READING the articles on the archaeological investigation in the area of the abandoned Municipal Offices, I hope that further investigation will also look into the ruins.

The two cottages that were compulsory purchased and destroyed, next to what was the coffee inn, belonged to my great uncle Harold and his daughter, my auntie Olive. As a very small boy I can remember being shown the tunnel entrance. My uncle and his brother, my grandfather Robert Gibson, walked me down to what they referred to as the cellar. It is obvious now that it was a room from the previous much older building that the brick cottages had been built on, for it was constructed from stone and had a fire place. My uncle pulled a metal ring in the floor of the fireplace and lifted a large square flagstone to reveal the stone steps leading into the tunnel. I was not allowed to go into the tunnel but was told that it was a smugglers tunnel.

I don't doubt that the tunnel was utilised by smugglers, and as my family had owned the property for some time, no doubt they had first hand knowledge. Later I was told the story of when my grandfather and my uncle were young men at the end of the nineteenth century, they decided to explore the tunnel. Making their way down under Chapelhay and Bincleaves where other tunnels went off to the Nothe and harbour, they eventually found themselves in a room under Sandsfoot Castle Gardens, where they described an oak table in the centre and a painting of a black cat on a wall. Most interesting was their description of doors that they could not open, either locked or seized.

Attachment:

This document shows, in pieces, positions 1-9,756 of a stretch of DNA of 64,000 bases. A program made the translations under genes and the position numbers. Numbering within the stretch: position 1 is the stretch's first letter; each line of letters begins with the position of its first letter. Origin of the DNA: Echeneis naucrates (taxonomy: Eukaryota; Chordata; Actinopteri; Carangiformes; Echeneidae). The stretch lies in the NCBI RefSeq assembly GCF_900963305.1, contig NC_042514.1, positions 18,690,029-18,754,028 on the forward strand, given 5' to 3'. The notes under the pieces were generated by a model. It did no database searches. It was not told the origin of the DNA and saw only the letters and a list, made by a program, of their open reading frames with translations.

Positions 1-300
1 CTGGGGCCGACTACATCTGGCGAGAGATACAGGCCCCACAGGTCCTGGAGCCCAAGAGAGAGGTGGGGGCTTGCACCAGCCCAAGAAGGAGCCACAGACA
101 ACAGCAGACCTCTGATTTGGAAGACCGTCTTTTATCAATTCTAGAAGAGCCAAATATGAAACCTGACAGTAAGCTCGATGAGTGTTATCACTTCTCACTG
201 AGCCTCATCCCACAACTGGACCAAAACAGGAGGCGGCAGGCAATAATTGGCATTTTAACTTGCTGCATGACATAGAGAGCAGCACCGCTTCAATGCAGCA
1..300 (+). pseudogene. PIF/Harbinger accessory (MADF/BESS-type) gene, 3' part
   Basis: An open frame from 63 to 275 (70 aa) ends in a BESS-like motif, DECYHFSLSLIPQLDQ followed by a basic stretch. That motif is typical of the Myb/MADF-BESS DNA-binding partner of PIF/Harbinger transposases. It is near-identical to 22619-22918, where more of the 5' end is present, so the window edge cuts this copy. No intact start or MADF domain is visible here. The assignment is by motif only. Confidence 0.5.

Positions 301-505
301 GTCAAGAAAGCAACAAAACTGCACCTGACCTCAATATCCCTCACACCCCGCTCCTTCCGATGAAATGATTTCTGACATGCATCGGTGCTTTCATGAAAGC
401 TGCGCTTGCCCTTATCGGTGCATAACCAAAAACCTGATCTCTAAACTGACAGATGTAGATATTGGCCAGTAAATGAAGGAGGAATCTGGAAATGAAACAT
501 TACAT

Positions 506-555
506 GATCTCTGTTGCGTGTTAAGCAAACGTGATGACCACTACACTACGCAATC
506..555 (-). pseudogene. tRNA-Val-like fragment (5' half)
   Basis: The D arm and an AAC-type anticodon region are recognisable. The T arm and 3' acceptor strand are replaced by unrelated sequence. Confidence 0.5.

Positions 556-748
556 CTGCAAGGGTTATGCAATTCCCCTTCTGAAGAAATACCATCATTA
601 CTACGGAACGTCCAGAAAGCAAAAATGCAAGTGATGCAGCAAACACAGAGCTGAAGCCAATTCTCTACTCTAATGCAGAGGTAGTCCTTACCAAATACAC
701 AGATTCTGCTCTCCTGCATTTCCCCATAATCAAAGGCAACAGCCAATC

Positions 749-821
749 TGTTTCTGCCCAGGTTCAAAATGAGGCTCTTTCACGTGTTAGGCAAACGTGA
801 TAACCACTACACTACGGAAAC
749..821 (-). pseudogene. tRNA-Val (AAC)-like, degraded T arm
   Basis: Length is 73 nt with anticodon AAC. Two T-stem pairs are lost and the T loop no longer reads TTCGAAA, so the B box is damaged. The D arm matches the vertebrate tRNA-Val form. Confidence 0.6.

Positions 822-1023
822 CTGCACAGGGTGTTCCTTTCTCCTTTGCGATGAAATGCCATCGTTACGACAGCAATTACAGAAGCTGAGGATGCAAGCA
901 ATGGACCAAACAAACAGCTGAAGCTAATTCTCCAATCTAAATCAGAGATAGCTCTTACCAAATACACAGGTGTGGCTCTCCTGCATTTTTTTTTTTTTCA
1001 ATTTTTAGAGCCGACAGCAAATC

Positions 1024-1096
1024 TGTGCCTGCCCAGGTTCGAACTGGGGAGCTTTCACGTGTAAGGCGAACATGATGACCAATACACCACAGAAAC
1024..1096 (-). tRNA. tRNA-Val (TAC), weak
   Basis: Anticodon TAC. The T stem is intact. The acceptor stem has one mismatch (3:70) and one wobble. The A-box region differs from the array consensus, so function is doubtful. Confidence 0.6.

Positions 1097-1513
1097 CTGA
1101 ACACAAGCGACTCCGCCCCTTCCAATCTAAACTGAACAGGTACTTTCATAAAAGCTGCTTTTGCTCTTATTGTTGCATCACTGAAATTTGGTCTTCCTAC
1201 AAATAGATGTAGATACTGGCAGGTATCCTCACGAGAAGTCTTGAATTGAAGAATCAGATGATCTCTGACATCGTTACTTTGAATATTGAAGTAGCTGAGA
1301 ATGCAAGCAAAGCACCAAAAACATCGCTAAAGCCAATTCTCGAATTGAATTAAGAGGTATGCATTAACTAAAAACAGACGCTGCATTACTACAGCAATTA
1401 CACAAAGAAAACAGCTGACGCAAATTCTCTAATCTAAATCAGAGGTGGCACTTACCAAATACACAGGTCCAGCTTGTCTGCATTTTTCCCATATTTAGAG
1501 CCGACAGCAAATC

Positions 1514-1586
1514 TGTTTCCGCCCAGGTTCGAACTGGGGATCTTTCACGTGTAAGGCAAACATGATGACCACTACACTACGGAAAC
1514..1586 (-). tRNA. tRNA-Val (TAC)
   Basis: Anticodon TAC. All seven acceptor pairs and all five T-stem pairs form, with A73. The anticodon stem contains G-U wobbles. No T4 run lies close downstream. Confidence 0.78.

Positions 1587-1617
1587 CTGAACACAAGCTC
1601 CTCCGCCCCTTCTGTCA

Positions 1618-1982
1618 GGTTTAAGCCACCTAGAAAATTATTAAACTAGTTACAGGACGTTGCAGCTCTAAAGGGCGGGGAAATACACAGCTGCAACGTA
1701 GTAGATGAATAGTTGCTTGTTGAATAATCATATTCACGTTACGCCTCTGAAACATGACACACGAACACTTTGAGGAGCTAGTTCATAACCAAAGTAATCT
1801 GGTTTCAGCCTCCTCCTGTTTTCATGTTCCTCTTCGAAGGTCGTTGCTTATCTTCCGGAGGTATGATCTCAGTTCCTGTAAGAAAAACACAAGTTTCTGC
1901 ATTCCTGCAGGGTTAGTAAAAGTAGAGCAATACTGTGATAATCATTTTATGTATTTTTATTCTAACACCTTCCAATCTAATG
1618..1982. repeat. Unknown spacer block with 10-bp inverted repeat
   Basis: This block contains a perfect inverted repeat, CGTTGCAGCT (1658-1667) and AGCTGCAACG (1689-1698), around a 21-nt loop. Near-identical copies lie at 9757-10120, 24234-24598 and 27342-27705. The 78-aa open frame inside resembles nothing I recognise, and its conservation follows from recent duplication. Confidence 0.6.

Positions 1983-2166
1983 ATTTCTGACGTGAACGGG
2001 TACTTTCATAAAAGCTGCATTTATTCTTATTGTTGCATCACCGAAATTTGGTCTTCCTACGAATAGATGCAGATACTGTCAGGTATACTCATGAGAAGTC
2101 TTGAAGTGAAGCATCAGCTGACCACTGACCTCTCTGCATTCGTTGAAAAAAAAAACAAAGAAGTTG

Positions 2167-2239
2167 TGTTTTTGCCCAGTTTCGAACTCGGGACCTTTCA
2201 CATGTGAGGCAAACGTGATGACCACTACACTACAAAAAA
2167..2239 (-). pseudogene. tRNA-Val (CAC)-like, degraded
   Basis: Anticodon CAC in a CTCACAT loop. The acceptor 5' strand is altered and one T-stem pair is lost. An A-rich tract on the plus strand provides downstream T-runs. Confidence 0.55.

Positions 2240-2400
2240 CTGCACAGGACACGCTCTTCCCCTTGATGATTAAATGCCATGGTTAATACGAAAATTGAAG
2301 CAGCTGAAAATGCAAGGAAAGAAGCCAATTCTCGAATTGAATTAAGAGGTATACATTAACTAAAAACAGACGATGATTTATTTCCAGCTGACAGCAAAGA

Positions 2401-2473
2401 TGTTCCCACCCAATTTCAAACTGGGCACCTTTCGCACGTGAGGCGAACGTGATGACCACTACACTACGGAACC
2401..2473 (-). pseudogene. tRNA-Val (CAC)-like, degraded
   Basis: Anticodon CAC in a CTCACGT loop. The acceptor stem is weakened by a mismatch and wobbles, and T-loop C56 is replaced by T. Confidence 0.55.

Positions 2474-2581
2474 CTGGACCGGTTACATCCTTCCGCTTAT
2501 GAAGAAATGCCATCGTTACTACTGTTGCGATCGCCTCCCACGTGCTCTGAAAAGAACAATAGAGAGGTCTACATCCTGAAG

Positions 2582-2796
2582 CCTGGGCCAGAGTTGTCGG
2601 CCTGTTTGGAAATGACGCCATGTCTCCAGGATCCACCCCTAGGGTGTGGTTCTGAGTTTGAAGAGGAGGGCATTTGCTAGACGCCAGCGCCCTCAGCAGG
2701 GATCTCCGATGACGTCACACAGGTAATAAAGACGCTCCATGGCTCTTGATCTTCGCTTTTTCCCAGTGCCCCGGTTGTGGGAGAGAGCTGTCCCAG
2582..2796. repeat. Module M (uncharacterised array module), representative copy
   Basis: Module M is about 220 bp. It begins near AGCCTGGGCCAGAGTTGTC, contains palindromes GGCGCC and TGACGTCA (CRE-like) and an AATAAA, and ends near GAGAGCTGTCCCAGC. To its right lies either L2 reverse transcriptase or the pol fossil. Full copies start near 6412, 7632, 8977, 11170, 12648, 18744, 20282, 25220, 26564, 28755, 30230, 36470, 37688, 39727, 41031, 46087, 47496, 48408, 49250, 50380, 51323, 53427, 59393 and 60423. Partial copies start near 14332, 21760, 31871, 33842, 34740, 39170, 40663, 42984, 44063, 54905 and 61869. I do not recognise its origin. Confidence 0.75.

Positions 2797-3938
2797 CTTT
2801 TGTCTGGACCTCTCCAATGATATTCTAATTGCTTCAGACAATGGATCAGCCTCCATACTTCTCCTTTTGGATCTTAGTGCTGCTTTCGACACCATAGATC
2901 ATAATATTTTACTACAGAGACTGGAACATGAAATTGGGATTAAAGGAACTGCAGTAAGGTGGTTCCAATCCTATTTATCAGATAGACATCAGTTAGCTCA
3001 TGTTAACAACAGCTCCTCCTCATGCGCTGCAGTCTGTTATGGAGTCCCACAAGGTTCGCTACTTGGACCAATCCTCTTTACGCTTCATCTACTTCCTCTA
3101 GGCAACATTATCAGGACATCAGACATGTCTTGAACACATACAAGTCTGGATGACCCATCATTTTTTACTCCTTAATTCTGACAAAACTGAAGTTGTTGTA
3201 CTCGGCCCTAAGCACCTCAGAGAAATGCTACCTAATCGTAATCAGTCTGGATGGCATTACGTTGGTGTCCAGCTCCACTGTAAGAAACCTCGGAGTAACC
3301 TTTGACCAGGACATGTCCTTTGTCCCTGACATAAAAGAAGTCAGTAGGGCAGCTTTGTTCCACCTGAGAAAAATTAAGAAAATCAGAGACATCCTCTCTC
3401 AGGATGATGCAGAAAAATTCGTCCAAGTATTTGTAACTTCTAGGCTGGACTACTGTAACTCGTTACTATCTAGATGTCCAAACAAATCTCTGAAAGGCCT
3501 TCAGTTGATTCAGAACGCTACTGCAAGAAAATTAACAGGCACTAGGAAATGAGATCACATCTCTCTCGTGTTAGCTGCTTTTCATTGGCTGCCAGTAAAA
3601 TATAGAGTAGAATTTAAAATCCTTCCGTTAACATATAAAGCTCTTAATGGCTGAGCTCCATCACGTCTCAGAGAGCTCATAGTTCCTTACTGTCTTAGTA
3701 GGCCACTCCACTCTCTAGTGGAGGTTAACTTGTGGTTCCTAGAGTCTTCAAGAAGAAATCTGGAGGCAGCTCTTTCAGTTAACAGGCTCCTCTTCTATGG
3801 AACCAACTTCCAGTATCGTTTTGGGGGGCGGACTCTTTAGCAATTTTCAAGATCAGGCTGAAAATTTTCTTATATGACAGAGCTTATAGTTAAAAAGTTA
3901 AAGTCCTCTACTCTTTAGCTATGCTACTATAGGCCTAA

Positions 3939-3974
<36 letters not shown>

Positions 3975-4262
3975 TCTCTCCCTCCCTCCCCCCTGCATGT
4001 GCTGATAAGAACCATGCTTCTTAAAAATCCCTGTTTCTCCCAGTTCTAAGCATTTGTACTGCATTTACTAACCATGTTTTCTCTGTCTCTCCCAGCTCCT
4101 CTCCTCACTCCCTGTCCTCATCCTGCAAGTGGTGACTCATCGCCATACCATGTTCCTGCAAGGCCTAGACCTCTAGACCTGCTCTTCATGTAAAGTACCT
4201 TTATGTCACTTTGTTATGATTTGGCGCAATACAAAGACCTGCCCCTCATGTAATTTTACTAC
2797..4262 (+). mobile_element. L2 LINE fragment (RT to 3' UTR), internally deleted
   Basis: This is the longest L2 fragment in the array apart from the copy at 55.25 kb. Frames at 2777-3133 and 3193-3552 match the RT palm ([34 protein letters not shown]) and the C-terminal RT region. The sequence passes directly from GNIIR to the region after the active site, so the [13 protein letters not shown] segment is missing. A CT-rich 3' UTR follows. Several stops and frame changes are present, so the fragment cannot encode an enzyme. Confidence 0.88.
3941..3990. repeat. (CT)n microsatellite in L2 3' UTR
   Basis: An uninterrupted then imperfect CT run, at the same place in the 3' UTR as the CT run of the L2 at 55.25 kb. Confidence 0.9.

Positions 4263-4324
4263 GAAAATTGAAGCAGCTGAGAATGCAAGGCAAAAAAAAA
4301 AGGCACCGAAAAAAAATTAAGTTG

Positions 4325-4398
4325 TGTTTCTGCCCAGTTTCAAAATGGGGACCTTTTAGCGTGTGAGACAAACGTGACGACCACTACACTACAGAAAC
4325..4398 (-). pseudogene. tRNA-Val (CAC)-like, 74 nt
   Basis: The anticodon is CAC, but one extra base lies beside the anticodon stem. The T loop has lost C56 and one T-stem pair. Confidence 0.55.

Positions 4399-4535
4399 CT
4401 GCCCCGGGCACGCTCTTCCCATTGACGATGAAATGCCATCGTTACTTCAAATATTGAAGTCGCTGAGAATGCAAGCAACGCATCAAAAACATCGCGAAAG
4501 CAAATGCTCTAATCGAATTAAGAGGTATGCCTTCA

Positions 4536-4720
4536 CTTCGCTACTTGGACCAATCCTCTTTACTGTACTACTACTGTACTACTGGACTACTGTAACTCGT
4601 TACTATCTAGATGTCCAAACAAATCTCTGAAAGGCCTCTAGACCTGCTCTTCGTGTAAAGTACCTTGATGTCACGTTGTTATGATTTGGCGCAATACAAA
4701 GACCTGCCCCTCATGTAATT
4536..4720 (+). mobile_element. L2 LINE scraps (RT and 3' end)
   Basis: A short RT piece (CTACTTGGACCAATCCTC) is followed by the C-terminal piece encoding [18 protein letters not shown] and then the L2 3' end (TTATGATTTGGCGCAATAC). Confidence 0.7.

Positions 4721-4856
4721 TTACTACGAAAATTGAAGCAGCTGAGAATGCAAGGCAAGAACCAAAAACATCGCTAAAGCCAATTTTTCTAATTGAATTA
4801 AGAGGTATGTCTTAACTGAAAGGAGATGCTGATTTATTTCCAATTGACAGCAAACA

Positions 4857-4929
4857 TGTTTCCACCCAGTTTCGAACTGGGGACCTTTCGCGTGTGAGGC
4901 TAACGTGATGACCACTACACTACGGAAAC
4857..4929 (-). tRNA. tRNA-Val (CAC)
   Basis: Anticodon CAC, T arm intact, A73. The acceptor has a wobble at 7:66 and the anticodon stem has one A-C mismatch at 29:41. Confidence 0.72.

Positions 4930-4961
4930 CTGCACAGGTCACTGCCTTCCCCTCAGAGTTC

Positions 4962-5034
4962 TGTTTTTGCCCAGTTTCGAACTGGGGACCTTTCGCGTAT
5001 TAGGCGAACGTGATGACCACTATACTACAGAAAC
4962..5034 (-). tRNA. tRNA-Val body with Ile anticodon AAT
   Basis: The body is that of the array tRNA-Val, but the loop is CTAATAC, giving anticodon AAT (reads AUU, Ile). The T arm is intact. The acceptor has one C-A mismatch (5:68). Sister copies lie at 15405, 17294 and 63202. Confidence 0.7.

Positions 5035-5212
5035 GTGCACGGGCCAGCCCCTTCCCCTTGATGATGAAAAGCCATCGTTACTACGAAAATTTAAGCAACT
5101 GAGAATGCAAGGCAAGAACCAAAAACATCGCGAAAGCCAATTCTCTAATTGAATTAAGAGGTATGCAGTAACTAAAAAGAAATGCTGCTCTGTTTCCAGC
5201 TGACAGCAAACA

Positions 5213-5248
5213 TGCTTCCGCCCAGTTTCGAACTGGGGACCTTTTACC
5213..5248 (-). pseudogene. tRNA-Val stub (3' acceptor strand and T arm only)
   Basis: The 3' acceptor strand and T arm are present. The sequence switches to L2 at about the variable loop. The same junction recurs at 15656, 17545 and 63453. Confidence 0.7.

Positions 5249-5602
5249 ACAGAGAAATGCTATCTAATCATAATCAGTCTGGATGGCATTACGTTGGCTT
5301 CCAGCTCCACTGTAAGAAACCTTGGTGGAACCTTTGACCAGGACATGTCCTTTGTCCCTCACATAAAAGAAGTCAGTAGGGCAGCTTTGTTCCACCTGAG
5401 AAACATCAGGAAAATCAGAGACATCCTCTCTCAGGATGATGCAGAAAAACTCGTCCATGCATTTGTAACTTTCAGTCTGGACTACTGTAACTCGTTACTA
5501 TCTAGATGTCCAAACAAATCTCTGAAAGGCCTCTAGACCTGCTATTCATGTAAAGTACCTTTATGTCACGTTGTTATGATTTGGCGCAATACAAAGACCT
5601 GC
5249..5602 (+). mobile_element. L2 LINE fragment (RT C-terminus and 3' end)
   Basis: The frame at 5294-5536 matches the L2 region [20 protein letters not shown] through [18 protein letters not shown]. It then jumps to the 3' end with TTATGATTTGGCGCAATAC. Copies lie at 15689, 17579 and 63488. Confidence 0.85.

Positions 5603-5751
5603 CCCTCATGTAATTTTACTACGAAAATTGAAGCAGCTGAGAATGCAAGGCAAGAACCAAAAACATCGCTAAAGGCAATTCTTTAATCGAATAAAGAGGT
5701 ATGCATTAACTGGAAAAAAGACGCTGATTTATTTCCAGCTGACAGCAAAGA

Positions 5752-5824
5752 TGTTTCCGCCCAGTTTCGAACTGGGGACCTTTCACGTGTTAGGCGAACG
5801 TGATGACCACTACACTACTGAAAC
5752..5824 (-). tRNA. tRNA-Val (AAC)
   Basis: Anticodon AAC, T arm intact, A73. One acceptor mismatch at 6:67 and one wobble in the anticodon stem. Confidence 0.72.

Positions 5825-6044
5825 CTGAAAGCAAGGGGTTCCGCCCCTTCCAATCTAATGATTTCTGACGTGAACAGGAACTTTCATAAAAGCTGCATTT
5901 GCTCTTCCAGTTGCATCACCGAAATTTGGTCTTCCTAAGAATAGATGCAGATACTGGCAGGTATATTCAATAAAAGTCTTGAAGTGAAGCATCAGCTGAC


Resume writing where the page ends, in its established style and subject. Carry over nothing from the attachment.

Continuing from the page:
These days I am of the opinion that these tunnels were, if not constructed by, but certainly improved by Royalist troops during the Civil War. Presumably one offshoot of the tunnel led to the blockhouse at the Nothe and another to the fortified chapel that Chapelhay gets its name from. They were quite sure that the room they were in was under Sandsfoot Gardens and not the castle itself, because they had explored the castle previously.

I know of several properties that have entrances to these tunnels, whether their occupiers do I'm not sure. During World War Two, I was told that Harold and his family, together with other families in the area who had access to the tunnels, used them as air-raid shelters.

I hope that the archaeologists investigate the tunnels, and can show some light on the age and use, I for one would love to see where my uncle sheltered during bombing raids and where smugglers transported their goods about the town, and how Royalist soldiers moved about in safety during Weymouth's and Melcombe's most troubled and bloody times. Dorchester is not shy about telling of their historic tunnels, I just hope that the people of Weymouth can now learn all there is to know about Weymouth's historic tunnels.

Eddie Hawkins

Abbotsbury Road